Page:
The Move to FBS: The Cons

When people talk about the recent successes of Appalachian football, everyone immediately jumps to the conclusion that we’re ready for FBS and that instant results will follow. This post will take a look at why FBS shouldn’t be a preferred destination and why the Mountaineers need to stay in FCS.

Bad Results on the Field. A lot of people look at the recent result against Michigan and the strong showings against other FBS opponents and believe that App could jump right in now and be competitive. I believe it would take a few years before we could claim a season to be a success at the FBS level. The App faithful definitely support the Mountaineers in droves now but will the crowds at The Rock still be standing room only when we finish a season 4-8 or 3-9 or worse? Just as recently as this century, App couldn’t sell out a home playoff game. Obviously, three national titles are going to bring the crowds, but will they stay around?

Loss of rivalries and unfamiliar opponents. A move forward would eliminate the natural rivalry with Western Carolina and the popular rivalries with schools such as Georgia Southern and Furman. Unless some of these schools joined Appalachian in moving to FBS, the Apps would no longer play. While it could be argued that the games against Western Carolina are really a rivalry in name only, I believe the long-time fan base would be upset to lose that tradition. While tickets are hard to come by even for a game against Lenoir-Rhyne now, fans still recognize the traditional Southern Conference opponents and remember the history of those past games. It will take several years before fans develop any sense of tradition or emotion when schools such as Western Kentucky or Arkansas State come to Boone.

Empty seats. This point relates to the two above. How will our fan base react to a few difficult years? Will they give the program a “grace period” in which to adjust to FBS or will instant results be expected? And if those results aren’t achieved, will the fans just stop coming? I don’t have the answers to these questions but I’ve seen first-hand how fickle a fan base can be at times.

Financial drain on the entire athletic program. One of my biggest fears about moving to FBS is how it would affect the budgets of the other sports in the athletic department. Changing conferences to a league with a wider region than the Southern Conference would most definitely nearly double the travel budgets of other sports in the athletic department. Recruiting budgets would need to be increased to get better athletes in the the program in order to compete at a higher level.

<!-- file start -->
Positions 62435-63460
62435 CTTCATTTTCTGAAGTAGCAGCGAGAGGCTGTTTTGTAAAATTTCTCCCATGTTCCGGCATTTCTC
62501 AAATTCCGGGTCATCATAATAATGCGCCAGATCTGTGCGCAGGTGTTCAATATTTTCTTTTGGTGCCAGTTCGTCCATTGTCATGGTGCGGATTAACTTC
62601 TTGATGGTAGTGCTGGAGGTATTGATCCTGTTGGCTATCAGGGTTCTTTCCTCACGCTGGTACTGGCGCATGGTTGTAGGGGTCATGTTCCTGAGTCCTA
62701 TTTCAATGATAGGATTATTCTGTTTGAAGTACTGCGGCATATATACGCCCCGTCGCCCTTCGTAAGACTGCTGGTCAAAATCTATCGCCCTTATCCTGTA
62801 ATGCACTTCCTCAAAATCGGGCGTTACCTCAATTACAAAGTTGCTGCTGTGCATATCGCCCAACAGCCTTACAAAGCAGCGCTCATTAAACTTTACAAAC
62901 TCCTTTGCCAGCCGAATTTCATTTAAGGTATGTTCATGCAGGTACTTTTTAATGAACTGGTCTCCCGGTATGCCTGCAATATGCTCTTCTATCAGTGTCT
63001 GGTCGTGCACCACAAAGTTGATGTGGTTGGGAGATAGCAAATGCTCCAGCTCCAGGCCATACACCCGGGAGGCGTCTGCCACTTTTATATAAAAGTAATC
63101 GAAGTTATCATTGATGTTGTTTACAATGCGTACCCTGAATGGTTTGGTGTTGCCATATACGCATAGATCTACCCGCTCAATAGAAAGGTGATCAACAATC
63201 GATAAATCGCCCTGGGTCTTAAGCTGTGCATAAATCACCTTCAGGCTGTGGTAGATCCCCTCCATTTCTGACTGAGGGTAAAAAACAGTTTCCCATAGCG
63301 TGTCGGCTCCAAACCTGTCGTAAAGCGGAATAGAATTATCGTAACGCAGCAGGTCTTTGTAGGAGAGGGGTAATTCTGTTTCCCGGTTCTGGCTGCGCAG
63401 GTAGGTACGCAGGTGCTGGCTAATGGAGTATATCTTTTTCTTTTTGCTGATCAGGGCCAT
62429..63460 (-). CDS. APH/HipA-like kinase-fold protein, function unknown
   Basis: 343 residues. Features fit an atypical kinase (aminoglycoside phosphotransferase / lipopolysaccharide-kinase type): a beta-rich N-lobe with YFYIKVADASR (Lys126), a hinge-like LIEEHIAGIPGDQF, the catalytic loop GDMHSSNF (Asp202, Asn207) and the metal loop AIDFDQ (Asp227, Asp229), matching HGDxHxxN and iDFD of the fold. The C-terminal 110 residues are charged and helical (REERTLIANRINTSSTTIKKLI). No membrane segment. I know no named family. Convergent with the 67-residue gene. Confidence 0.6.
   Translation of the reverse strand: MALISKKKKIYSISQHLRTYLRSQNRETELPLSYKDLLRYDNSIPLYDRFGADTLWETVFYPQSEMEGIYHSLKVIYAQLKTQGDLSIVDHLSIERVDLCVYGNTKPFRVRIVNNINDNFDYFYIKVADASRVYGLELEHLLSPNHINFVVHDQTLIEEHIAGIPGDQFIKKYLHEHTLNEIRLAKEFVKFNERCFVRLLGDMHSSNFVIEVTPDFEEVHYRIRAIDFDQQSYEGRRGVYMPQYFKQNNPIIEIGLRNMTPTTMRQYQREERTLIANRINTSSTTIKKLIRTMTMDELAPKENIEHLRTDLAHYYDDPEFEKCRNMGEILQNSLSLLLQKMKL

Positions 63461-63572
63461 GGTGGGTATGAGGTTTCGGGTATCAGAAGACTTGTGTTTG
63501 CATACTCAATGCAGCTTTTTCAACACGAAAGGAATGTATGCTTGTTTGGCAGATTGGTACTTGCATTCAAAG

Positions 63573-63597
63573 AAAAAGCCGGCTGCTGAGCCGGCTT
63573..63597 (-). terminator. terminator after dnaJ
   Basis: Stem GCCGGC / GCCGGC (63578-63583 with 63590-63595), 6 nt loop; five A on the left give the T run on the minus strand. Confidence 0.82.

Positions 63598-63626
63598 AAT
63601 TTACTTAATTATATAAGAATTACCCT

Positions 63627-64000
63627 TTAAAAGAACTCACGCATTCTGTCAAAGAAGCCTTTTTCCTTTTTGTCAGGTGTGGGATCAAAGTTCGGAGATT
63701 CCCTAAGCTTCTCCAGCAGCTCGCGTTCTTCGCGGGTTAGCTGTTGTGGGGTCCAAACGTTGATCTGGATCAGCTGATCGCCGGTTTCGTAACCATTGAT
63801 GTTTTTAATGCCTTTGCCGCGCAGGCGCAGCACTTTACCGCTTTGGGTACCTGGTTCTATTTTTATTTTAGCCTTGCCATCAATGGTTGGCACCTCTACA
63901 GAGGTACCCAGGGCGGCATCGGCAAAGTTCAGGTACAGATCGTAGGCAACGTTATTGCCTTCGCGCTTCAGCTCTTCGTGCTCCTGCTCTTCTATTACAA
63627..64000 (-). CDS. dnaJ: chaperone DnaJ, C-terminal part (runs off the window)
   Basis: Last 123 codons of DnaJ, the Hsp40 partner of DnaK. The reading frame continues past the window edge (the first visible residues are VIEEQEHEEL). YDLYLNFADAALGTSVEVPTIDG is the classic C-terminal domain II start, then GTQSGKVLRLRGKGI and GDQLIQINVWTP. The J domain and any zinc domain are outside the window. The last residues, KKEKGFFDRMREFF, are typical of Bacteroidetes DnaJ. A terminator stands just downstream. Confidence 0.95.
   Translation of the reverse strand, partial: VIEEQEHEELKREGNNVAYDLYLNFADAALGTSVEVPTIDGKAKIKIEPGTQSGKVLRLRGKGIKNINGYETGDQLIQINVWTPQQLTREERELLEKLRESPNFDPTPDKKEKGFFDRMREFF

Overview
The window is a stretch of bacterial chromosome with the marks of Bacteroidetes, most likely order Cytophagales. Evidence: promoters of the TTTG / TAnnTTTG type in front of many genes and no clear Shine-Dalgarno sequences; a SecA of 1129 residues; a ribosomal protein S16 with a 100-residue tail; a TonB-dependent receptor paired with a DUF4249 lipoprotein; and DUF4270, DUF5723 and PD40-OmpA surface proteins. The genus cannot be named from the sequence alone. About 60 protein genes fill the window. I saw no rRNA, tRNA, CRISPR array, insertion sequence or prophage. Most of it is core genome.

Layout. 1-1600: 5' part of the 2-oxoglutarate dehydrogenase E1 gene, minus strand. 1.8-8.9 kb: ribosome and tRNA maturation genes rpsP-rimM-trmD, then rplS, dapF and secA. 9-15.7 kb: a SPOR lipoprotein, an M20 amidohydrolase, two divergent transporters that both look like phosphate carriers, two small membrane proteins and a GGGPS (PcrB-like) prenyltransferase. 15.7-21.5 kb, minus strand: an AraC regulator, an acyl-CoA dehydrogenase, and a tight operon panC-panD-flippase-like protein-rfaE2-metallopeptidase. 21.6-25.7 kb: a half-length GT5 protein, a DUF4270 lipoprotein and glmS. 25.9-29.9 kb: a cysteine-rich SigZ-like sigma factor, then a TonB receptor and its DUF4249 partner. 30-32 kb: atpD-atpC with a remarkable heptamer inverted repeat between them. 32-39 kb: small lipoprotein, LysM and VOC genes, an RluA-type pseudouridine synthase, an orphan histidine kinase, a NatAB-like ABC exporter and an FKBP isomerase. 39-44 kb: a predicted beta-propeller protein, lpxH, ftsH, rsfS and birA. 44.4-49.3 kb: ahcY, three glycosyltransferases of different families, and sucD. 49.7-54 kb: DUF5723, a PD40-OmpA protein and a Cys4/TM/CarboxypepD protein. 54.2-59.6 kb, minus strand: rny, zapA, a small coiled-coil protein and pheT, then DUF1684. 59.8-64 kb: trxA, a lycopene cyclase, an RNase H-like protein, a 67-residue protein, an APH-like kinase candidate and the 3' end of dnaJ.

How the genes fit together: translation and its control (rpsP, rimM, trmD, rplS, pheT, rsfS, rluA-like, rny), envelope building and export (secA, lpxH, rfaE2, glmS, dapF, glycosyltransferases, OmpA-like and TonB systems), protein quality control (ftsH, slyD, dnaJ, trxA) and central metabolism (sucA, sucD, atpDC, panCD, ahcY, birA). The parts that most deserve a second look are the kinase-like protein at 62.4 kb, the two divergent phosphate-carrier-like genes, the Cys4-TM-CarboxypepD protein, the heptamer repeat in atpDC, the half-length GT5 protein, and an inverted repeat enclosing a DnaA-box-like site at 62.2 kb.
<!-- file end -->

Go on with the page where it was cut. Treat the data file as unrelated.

No more playoffs.  No more national championships. A departure from FCS competition would effectively end any chance of the Mountaineers ever getting another national title in football.  With the current structure of the BCS and the immense power of conferences such as the SEC, Pac-10, Big Ten, etc., the Apps would be shut out of any chance at a national title.  Even a school such as Boise State, who goes undefeated and wins a BCS bowl, still fails to capture that ultimate moniker of “National Champion.”  Are we willing to sacrifice the excitement of a playoff race for the hope of playing in a bowl game in Mobile, Alabama or some other lower-tier bowl?

These are just a few of the major reasons in my mind why such a move should be considered very seriously. What would you think are some of the other drawbacks to moving to the FBS level?



Filed under The Move to FBS

6 responses to “The Move to FBS: The Cons

  1. Drew

    Would it be possible to move up to 1-a (say Conf USA) for football only? If possible, we could stay in the Southern Conf for other sports but compete in Conf USA for football. I know VMI is still in the SC for wrestling only

  2. Ry

    Another reason would be the lack of recruiting base in NC. We would have another 20+ scholarships to fill and much more competition to do so with the likes of UNC, NCState, Duke, Wake, ECU, etc.

    Also, some of the smaller players we currently have can compete against the likes of BCS schools for one or two games a year (see: Michigan) however, it would be hard to stay durable all season long (see: Armanti, Michigan).

    I personally like the fact we are a strong competitive program that has two BCS conferences that flat out won’t play us. Boise State can’t say that. The playoffs are nice too…

  3. Yosef's Beard

    A football only move is definitely possible but some conferences may not be willing to accept football-only members. The Southern Conference might object to us leaving and not allow us to compete in other conference sports if we don’t play in the SoCon in football.

    Excellent point about the recruiting. I love Jerry Moore just as much as the next guy but can he go toe-to-toe with recruiters like Butch Davis and win talent?

  4. Richard Needham

    We are going to need a couple of years to double our budget in order to do a BCS move any justice.

    Lets ride the FCS wave and see where it takes us.


  5. Ry

    I don’t think its a matter of Jerry’s skill vs. Butch’s. Its just that Butch has a proven record of sending players to the NFL. Jerry/ASU are just starting to send players. Thats the biggest part of recruiting if you are hoping to compete for a BCS game, especially in a state where football recruits aren’t top tier to begin with.

  6. PSUfan

    some of the rivalry games could continue. many FBS teams now routinely play 1 or 2 FCS opponents. look at Temple and Villanova. plus during the years of reclassification half of those regular season games will be against FCS opponents.

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